Birds living around the site of the Chernobyl nuclear accident have 5 percent smaller brains, an effect directly linked to lingering background radiation.
The finding comes from a study of 550 birds belonging to 48 different species living in the region, published in the journal PLoS One.
Brain size was significantly smaller in yearlings compared to older birds.
Smaller brain sizes are thought to be linked to reduced cognitive ability.
The discovery was made by a team of researchers from Norway, France and the US led by Professor Timothy Mousseau from the University of South Carolina, US, and Dr Anders Moller from the University of Paris-Sud, France.
In April 1986, reactor number four at the Chernobyl Nuclear Power Plant exploded.
After the accident, traces of radioactive deposits were found in nearly every country in the northern hemisphere.
An exclusion has since been set up around the site of the accident.
However, scientists have been allowed inside to gauge the impact the radiation has had on the ecology of the region.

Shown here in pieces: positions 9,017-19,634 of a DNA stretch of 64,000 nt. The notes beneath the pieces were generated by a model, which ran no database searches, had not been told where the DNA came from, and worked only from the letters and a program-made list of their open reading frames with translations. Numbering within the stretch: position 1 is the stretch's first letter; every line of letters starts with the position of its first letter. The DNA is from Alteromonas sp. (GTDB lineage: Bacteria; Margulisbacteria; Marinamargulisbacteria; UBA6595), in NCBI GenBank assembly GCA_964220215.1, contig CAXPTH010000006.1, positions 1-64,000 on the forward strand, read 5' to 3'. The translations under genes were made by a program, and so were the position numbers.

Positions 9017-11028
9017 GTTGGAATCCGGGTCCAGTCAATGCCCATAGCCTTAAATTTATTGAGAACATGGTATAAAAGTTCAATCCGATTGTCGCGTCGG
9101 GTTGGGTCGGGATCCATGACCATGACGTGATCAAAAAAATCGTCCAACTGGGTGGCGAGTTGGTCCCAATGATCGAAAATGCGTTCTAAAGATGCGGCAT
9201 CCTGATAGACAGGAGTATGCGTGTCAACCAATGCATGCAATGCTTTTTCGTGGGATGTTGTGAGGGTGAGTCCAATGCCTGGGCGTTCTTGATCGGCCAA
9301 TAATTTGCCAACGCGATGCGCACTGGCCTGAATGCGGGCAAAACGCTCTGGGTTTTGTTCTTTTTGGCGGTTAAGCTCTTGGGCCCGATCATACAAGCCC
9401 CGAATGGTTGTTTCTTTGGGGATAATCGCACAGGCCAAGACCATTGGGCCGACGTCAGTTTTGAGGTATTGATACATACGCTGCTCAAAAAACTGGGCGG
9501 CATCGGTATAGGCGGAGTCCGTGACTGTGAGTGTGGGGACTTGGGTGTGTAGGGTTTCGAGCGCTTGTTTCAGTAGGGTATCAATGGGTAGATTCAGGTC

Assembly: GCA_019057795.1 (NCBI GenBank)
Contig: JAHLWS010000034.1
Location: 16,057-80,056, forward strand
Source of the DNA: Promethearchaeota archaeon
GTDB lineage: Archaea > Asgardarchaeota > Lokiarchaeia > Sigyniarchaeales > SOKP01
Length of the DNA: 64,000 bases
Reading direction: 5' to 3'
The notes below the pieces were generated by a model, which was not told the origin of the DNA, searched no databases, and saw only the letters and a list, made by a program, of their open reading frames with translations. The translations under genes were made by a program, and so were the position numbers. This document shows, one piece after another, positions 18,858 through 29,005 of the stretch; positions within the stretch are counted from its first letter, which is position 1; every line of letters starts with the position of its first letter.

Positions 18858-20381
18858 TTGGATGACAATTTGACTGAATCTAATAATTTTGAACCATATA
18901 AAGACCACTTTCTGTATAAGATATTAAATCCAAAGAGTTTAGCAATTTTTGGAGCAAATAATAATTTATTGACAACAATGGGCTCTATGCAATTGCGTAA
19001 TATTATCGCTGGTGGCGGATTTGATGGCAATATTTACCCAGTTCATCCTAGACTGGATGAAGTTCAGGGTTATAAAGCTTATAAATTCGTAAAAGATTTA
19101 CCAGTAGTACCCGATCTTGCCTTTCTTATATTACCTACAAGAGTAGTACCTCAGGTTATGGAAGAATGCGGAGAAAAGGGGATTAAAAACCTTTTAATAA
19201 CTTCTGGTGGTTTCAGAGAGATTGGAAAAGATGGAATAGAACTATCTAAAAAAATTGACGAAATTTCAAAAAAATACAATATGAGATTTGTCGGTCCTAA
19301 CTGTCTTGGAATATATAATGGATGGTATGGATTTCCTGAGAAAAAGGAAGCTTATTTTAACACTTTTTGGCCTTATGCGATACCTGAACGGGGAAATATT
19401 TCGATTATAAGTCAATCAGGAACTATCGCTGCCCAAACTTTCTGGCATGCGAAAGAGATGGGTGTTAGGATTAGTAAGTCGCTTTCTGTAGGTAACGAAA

Last year Prof Moller and Prof published the results of the largest wildlife census of its kind conducted in Chernobyl – which revealed that mammals are declining in the exclusion zone surrounding the nuclear power plant.
Insect diversity has also fallen, and previously, the same researchers found a way to predict which species there are likely to be most severely damaged by radioactive contamination, by evaluating how often they renew parts of their DNA.
In their latest study, the scientists used mist nets to collect birds from eight woodland sites around Chernobyl, which have seen a decline in the numbers of larger animals and small invertebrates living within.
After controlling for the differences between species, they found that the birds had brains 5 percent smaller on average compared to birds not exposed to background radiation.
The effect was most pronounced in younger birds, particularly those less than a year old.
That suggests that many bird embryos did not survive at all, due the negative effects of their developing brain.